Civics Education Resource Site

Curriculum Design Toolkit: Simulations of Democratic Processes

Simulations of democratic processes allow students to "do civics" in a safe environment to learn and practice knowledge skills and dispositions. Simulations should be used wisely. We recommend simulations that have students take on roles of civic actors in mock trials, legislative hearings, or town halls, not personas or perspectives that could cause trauma or harm to others.

Simulations vary in time, preparation, and scope. Some simulations require background information, other simulations build background information as they progress. Many online games from providers like iCivics, provide structured simulations that can be used in traditional, remote, or hybrid classrooms.

Watch this one hour webinar for an overview of this proven practice of civic education.

Strategies to Create a Climate for Simulations of Democratic Processes has curated resources to Create a Safe and Reflective Classroom for teaching civics. Resources include strategies for engaging student voice in creating and maintaining norms.

Preparing Students for Simulations of Democratic Processes

The Guardian of Democracy: The Civic Mission of Schools published by The Leonore Annenberg Institute for Civics of the Annenberg Public Policy Center at the University of Pennsylvania and the Campaign for the Civic Mission of School outlines six proven practices of civic education, including simulations of democratic processes.

Teachers can prepare for success in simulation by creating learning experiences that help students:

  • Understand the essential and supporting questions related to the simulation.
  • Identify the learning standards (disciplinary content and/or skill) to be employed in the simulation.
  • Analyze appropriate materials to acquire the background information necessary to fulfill role expectations.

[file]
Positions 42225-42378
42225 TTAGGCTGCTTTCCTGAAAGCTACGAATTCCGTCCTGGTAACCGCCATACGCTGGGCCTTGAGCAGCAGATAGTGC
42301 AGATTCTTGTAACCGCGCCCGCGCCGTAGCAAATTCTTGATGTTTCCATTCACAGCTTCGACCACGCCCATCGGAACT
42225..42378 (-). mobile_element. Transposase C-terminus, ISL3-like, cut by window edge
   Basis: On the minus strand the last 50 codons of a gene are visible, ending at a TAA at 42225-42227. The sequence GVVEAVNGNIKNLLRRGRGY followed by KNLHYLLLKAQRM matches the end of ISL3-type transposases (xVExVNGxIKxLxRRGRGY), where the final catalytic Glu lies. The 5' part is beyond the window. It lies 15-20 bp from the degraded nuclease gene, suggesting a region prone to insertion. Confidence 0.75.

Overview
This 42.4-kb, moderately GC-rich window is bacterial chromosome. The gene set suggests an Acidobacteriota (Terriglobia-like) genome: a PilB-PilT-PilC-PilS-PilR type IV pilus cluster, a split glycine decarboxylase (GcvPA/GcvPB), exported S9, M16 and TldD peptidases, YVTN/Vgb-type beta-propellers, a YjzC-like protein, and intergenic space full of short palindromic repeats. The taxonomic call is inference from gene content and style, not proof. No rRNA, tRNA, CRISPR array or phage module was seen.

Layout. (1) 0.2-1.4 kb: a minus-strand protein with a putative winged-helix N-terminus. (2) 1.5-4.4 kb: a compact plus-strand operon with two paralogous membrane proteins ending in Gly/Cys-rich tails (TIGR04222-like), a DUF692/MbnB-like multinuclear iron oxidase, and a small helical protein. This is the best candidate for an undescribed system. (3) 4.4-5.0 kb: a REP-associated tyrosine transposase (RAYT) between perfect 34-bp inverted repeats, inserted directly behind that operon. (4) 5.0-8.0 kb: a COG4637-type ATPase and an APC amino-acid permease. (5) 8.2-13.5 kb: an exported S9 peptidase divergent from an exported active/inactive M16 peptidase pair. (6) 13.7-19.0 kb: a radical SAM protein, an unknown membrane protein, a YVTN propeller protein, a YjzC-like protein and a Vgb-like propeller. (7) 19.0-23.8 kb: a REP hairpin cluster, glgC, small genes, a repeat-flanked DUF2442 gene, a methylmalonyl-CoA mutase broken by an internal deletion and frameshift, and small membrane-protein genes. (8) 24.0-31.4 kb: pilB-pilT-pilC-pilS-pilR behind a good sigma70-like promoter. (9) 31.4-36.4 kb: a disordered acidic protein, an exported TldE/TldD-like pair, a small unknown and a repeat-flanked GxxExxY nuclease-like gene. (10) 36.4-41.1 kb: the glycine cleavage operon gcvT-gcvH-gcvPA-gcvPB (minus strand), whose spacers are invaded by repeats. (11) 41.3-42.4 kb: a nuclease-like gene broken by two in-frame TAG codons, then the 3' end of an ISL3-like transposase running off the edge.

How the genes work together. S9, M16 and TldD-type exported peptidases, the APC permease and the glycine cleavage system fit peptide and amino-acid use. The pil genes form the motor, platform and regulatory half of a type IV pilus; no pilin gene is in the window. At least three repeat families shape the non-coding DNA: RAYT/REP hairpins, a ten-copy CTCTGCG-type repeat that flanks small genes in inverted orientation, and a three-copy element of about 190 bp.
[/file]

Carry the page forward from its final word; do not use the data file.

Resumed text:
• Pinpoint the pertinent civic dispositions and processes inherent in the simulation.

Providing Background for Simulations of Democratic Processes

Elections and Voting

Visit the Elections and Voting Toolkit for resources to ground electoral simulations.

The Legislative Branch

The Executive Branch

The Judicial Branch

State and Local Government

Budgets and Government Spending

Student Participation in Simulations of Democratic Processes

Simulations should not be relegated to “dessert” at the end of a unit. At their best, simulations are the “meat and potatoes” of a rich learning experience in which students “do civics” in a safe environment. Student participation in simulations helps our youngest community members gain a deeper understanding of the roles, responsibilities, and institutions that gird our constitutional republic.

Successful simulations have students:

  • Discern the multiple roles, motivations, and perspectives of others in the simulation and identify appropriate allies to build coalitions necessary in simulation.
  • Anticipate challenges and employ systemic supports within the simulation.
  • Employ appropriate norms of participation throughout the simulation consistent with their tasks.
  • Identify and use appropriate means of communication consistent with the simulation (oral, digital, written, visual, other).

Picking the Right Simulation

Choosing the Right Simulation from the Constitutional Rights Foundation-Chicago gives a thumbnail description of the various simulations of democratic processes to consider.

Simulations of Democratic Processes for Classrooms

Elections and Voting

  • 270 to Win allows students to choose states on an interactive map to create their own election forecast. There are also maps related to congressional and state legislative elections.
  • The iCivics online game Cast Your Vote has students discover what it takes to become an informed voter — from knowing where you stand on important issues to uncovering what you need to know about candidates.
  • There are Iowa Caucus classroom simulations from the Iowa Secretary of State, one for Democrats and another for Republicans.